Judging by the feedback we get from all corners of TSS Universe, there are just a handful of you who believe that Tito Trinidad, who hasn’t fought in three years, looked dreadful in his last outing, and is moving up 25 pounds from his heyday weight, can beat Roy Jones on Jan. 19 in NYC. And most of that handful, I’m guessing, hail from a certain island commonwealth in the northeast Caribbean.
Yes, boricuas believe, but everybody else, it seems, feels it’s a tall order for Tito, who turns 35 tomorrow (Jan. 10th) to shed multiple layers of rust and handle a fleet footed, ultra-elusive target such as Jones.
Of course, there have been points in recent years when Jones hasn’t been as elusive as he’s needed to be; he was KOd by Tarver and Road Warrior Johnsin in ’04). And he himself is approaching Boxing AARP age; he turns 39 on Jan. 16th.
So, the boricua believers are feeling, and hoping, that the former 147, 154 and 160-pound champion Trinidad can bring enough power up from his welterweight glory days, and affect that compromised Jones chin.
Trinidad (42-2-1, 35 KOs), reserved and composed, took phone calls on Wednesday from the press, as he winds down his camp leading in to his Jan. 19 showdown with Jones at Madison Square Garden.
The fight, promoted by Don King, will be shown on PPV ($50 charge).
So, Tito, you fought once in 2002, not at all in 2003 (Cherifi TKO win), once in 2004 (Mayorga TKO win) and once in 2005 (UD loss to Winky Wright). Why are you back in the game? You’re not broke, are you?
“I want to fight, I came back to boxing to fight,” he said, simply, through interpreter Jose Ramos.
Yes, his finances are in order, he stated, so it wasn’t a dwindling bank account that lured him back. (Though surely the wily ways of promoter Don King, promising PPV plunder, did something to lure him back to the sweet science.)
His life in retirement, Trinidad said, is “very relaxed.” A big reason for gloving up again, he said, is the love his fans show him when he’s out and about. They always ask him when he’s getting back in the mix.
“I feel the passion and I’m back,” he said, sounding chill, bordering on disapssionate.
Trinidad dismissed the KO guarantee from Jones (51-4-2, 38 KOs).
“It is a promise he will not be able to fulfill,” Trinidad said. “He’s just one more fighter to say that.”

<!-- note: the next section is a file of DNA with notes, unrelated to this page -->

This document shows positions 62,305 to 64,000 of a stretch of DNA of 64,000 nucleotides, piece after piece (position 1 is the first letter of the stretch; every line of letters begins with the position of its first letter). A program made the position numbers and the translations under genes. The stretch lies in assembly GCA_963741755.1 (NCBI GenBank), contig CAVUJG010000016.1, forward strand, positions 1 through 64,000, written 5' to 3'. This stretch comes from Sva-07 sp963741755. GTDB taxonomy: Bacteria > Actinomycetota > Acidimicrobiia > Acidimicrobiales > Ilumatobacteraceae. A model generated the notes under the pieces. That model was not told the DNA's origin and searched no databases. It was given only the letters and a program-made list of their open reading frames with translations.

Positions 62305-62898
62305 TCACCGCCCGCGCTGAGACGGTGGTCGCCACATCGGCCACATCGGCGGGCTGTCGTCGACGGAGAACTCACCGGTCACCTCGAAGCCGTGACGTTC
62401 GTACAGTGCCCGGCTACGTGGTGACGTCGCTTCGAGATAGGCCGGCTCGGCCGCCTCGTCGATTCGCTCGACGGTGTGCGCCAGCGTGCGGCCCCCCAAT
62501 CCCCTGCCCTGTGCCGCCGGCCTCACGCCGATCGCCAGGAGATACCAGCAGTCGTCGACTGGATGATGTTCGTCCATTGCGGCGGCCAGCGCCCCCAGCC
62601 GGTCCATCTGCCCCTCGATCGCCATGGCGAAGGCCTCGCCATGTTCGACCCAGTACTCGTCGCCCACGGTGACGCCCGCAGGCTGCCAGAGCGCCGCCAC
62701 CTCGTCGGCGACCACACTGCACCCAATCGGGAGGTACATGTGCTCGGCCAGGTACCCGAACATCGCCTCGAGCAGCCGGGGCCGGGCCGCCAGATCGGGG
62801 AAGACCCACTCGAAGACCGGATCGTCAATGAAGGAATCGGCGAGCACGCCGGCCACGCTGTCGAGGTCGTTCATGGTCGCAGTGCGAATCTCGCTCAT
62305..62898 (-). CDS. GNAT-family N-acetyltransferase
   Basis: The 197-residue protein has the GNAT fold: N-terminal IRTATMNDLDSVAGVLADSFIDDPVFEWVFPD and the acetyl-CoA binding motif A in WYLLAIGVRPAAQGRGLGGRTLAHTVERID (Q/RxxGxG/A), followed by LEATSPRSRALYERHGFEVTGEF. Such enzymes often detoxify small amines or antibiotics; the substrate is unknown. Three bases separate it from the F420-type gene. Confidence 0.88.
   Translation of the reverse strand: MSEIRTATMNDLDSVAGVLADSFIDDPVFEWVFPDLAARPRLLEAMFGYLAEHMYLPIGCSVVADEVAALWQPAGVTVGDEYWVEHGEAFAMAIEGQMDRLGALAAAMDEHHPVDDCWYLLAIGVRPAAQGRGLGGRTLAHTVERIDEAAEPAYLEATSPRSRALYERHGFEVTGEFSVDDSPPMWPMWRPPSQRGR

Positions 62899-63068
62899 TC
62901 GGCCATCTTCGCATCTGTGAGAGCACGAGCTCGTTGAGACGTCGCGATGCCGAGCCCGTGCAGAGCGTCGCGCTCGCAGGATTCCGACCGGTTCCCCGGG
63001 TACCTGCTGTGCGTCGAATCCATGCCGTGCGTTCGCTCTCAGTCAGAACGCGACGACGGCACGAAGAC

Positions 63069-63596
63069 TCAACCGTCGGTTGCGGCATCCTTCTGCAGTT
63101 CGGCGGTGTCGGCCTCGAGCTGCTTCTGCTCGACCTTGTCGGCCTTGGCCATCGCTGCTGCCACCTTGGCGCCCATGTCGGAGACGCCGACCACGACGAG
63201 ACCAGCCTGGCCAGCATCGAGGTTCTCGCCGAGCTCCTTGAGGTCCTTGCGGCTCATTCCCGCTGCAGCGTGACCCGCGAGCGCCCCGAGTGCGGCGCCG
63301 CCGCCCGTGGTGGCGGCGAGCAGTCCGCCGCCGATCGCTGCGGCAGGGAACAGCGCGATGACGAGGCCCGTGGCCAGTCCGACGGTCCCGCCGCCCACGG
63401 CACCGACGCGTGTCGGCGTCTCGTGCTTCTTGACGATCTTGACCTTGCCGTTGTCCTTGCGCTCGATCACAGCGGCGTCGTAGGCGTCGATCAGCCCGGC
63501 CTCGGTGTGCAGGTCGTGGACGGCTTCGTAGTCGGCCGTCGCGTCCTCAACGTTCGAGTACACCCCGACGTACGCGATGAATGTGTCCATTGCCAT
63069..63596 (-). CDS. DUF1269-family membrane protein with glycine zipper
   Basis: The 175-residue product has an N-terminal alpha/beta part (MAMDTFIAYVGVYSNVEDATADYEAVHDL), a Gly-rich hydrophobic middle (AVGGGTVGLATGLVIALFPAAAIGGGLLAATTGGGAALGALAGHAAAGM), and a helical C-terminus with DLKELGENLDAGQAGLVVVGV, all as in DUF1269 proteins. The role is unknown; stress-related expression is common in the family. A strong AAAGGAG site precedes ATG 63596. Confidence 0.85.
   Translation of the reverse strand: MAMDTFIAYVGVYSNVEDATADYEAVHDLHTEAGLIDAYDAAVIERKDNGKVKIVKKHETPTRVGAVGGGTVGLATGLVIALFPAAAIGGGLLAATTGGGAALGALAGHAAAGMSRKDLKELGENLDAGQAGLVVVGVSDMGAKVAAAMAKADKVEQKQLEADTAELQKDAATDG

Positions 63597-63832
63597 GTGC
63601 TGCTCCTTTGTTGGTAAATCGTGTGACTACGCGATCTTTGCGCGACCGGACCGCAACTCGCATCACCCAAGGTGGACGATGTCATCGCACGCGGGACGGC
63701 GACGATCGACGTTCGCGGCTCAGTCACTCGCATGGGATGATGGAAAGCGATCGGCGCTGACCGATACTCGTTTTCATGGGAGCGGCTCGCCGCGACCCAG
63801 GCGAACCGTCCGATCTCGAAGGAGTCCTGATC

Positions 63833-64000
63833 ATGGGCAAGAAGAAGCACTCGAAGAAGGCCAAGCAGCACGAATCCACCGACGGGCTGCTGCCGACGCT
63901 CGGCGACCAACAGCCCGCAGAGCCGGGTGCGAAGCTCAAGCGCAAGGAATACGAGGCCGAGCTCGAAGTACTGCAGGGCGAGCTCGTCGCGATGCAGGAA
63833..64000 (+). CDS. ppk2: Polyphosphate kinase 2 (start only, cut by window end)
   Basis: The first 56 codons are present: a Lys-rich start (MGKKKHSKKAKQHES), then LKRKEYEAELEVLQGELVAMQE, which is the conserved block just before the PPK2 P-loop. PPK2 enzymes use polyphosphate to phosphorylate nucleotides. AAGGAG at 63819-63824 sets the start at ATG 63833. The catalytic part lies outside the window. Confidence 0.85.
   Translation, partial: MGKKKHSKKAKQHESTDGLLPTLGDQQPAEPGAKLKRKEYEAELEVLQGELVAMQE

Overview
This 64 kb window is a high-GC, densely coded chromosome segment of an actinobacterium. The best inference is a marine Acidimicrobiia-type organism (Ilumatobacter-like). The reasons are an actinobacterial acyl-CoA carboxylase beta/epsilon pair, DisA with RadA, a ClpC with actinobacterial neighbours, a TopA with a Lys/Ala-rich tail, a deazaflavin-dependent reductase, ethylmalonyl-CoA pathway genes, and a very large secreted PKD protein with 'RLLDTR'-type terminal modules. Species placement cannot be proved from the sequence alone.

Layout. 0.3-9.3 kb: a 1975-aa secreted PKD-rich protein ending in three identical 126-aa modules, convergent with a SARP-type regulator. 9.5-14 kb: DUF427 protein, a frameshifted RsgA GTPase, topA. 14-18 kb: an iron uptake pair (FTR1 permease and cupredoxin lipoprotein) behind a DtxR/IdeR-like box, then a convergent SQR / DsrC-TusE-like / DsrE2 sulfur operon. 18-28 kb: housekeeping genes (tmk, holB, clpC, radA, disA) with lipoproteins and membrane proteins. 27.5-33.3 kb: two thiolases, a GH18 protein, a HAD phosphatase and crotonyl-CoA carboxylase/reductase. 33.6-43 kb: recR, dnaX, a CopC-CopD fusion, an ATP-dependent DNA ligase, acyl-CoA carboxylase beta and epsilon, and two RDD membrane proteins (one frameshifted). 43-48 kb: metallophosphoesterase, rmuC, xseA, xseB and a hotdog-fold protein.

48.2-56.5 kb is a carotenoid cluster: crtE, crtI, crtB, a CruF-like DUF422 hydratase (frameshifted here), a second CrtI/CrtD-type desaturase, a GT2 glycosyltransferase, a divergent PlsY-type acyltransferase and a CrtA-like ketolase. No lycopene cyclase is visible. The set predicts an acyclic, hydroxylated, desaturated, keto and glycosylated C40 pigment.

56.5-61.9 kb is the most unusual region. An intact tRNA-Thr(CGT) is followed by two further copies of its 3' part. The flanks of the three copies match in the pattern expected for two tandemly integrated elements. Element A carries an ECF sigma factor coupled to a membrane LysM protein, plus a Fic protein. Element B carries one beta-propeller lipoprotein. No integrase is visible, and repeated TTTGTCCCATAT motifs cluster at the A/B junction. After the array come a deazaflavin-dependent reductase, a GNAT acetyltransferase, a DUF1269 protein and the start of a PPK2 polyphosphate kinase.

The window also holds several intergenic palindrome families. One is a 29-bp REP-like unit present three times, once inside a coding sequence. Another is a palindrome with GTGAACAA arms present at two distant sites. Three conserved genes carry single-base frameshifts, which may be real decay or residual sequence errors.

You may recall the last time Trinidad stepped in the roped off square, it was against Winky Wright. It didn’t go well in Vegas that evening. Winky jabbed his way to a near shutout, and Tito plodded after him, unable to land a game-changing bomb.
He talked rematch after that, but instead chilled out, happily steering clear of food deprivation, grueling roadwork, and rust-clearing sparring sessions. That loss, he said, did weigh on his mind.
“It did not hurt my pride, but I didn’t feel good from it. The way I lost, no one wants to lose,” he said. “It was something I had on my mind.”
Trinidad had guaranteed that he’d stop Jones in two, but he did say he’s prepared to go 12. If I’m a Tito fan, I’d rather hear him say he’s coming out guns a blazin’, and promising a stoppage, because if this fight goes 12, Tito is almost assuredly taking a decision loss. But, boxing, like politics, is the theater of the unexpected (Idn’t in, Obama, Clinton and McCain fans?) so we’ll see how it plays out….
Trinidad insists rust won’t be a problem on Jan. 19, and dismissed rumors that he’s employed neophytes and semi-retired pugs to spar.
Jones, he said, will feel his power.
“Every weakness he has will be discovered, and I will take advantage,” Trinidad said. “In the past, fighters who have punched him well, he went out, and I punch well. Let’s see if he can deal with my hands.”
Trinidad is not in ‘one and done’ mode, he said, but he is trying to concentrate on Jones, and not ponder his next move. He would, he said, welcome rematches with both men who bettered him, Hopkins and Wright.
I must admit, I am siding with the majority on this one, and believe Jones will elude and potshot his way to a UD12 win on Jan. 19, but hey, the polls said Obama would put the last nail in the Clinton coffin in New Hampshire on Tuesday, so let’s see how it plays out, shall we?